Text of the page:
108 ' r t h e scaling constant is set to zero, or all individuals have the samefitness, scaling is not applied. IF ScalingConstant c > 0 AND Fitness(FittestIndividua1) - I
MeanFitness > 0 THEN

'Find a and b.
a = (Scalingconstant - 1) * MeanFitness / (Fitness(FittestIndividua1) - MeanFitness) b = (1



all members o f the population. SumFitness = 0 FOR Individual = 1 TO PopulationSize Fitness (Individual) = a * Fitness (Individual) + b IF Fitness (Individual) c 0 THEN Fitness (Individual) = 0 'Avoid negative values near the end o f a run. SumFitness = SumFitness + Fitness (Individual) 'Adjust thesum ofallthe Jitnesses.
NEXT Individual
'Adjust the mean o f all thefitnesses. MeanFitness = SumFitness / PopulationSize END IF

'Adjust the fitness o f

Figure 5.14 (conclusion). Applying linear f i m e s s scaling to the population prior to selection.

Elitism is applied by checking if the fittest individual has a lower fitness than the elite member of the last population; if so, a randomly selected individual is replaced by the old elite member (Figure 5.15).
SUB Elite (SumFitness, FittestIndividual)

'Applies elitism by replacing a randomly chosen individual by the elite member [from the previous population ifthe new mar fitness is less then the previous value.
IF Fitness(FittestIndividua1) < EliteFitness THEN Individual

INT (Populat ionSi ze



'Chosen individual to be replaced

Figure 5.15. Elitism (continued over).

FOR Bit = 1 TO TotalStringLength Stxings (Individual, Bit) = Elitestring (Bit) NEXT Bit

Fitness(Individua1) = EliteFitness

FOR Unknown = 1 TO NumberOfUnknowns Int;agers(Individual,Unknown) = EliteIntegers(Unknown) Unknowns (Individual, Unknown) = EliteUnknowns(Unknown) NEXT Unknown
FittestIndividual = Individual

FOR Bit = 1 TO TotalStringLength EliteString(Bit) = Strings(FittestIndividua1, Bit) NEXT Bit EliteFitness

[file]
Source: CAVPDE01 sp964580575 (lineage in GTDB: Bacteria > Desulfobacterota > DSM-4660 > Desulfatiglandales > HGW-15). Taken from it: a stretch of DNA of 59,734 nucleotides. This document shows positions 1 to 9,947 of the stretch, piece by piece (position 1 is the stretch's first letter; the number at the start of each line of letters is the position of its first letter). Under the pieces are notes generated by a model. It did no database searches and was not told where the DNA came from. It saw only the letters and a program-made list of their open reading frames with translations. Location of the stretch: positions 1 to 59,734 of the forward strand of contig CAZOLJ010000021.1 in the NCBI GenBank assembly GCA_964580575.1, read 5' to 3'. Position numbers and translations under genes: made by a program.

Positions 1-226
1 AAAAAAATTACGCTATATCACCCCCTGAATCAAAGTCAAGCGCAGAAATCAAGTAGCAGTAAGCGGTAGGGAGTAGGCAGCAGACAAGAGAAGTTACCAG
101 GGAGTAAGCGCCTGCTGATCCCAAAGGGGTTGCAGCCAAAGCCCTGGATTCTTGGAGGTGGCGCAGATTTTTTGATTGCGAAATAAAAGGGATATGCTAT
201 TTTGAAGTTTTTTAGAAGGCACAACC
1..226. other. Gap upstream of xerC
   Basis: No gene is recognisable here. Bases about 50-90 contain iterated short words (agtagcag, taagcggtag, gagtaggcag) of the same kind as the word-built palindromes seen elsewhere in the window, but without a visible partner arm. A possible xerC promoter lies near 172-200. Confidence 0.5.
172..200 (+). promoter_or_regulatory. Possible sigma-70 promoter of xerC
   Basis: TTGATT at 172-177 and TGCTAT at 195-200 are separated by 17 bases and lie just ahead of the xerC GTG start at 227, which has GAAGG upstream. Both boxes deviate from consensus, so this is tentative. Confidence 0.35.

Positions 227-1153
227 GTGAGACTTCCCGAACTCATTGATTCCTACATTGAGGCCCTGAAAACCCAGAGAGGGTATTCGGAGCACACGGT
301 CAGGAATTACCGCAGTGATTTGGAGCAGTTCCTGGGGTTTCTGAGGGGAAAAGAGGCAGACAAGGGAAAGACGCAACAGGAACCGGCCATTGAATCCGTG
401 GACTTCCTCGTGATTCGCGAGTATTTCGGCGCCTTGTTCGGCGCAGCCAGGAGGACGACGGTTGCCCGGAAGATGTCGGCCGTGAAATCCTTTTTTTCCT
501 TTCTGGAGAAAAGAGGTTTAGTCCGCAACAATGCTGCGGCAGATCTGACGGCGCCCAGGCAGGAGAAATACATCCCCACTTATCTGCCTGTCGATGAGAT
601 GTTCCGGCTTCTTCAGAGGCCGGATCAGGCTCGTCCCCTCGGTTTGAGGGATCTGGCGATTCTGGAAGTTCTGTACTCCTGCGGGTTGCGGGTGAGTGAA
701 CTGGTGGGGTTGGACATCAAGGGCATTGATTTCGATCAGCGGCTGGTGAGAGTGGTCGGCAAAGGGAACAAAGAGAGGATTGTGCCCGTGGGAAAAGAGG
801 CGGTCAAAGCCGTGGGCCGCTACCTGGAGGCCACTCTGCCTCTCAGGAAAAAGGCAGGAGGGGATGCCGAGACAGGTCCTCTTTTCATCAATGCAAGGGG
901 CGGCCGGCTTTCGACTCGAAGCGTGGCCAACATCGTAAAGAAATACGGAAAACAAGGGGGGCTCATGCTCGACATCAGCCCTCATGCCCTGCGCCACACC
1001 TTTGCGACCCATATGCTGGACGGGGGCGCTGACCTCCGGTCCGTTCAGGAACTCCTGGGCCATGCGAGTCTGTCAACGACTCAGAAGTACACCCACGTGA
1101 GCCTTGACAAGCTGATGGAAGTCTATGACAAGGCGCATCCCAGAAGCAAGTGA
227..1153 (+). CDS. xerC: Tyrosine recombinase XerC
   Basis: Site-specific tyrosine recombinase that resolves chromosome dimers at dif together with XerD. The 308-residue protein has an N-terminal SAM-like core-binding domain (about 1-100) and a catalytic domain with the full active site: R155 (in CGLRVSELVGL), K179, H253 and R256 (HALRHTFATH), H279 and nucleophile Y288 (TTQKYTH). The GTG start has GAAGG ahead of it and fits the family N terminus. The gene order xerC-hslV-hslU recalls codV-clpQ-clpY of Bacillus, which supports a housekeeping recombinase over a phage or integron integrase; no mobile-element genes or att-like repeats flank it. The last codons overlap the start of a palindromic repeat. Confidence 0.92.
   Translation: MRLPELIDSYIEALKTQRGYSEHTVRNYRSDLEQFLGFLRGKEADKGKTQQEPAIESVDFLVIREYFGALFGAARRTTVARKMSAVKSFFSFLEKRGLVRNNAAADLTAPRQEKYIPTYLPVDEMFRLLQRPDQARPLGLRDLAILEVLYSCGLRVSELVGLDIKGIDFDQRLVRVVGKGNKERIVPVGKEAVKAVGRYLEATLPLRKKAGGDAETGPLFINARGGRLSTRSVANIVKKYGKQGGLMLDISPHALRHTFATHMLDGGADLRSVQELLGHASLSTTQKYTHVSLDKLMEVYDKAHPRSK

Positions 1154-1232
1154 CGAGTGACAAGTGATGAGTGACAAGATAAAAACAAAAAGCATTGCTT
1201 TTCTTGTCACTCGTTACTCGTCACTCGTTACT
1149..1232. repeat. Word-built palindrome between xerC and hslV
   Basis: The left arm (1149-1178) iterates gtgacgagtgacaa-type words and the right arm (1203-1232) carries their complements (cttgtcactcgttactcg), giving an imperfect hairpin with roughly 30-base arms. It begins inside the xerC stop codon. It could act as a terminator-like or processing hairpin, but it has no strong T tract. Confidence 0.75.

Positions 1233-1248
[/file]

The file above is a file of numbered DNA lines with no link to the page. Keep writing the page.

FOR Unknown = 1 TO NumberOfUnknowns EliteIntegers(Unknown) = Integers(FittestIndividua1, Unknown) ElitsUnknowns(Unknown) = Unknowns(FittestIndividua1, Unknown) NEXT Unknown

Figure 5.15 (concl~ion). Elitism.


STATISTICS Subroutine Statistics (Figure 5.16) is used to find fave (MeanFitness),f,,,,, (SumFitness) and fm (MaxFitness). These are required if elitism is being used and are also reported by PrintGeneration. The subroutine also calls Elite if required.
SUB Statistics (MeanFitness,SumFitness, FittestIndividual, 3

Generation) 'Calculate the sum offitness across the population andfind the best individual. 'then apply elitism ifrequired FittestIndividual MaxFitness = 0
= 0

FOR Individual = 1 TO Populationsize IF Fitness(Individua1) > MaxFitness THEN MaxFitness = Fitness(Individua1) FittestIndividual = Individual END IF NEXT Individual IF Elitism = "on" THEN 'Apply elitism. CALL Elite(SumFitness, FittestIndividual) END IF SumFitness = 0 'Sum thefitness. FOR Individual = 1 TO PopulationSize SumFitness = SumFitness + Fitness(Individua1) NEXT Individual
'Find the average fitness of the population. MeanFitness = SumFitness / Populationsize

Figure 5.16. Findingf,,,A,,, andf,, and calling Elite.

PRINTING THE RESULTS PrintGeneration (Figure 5.17)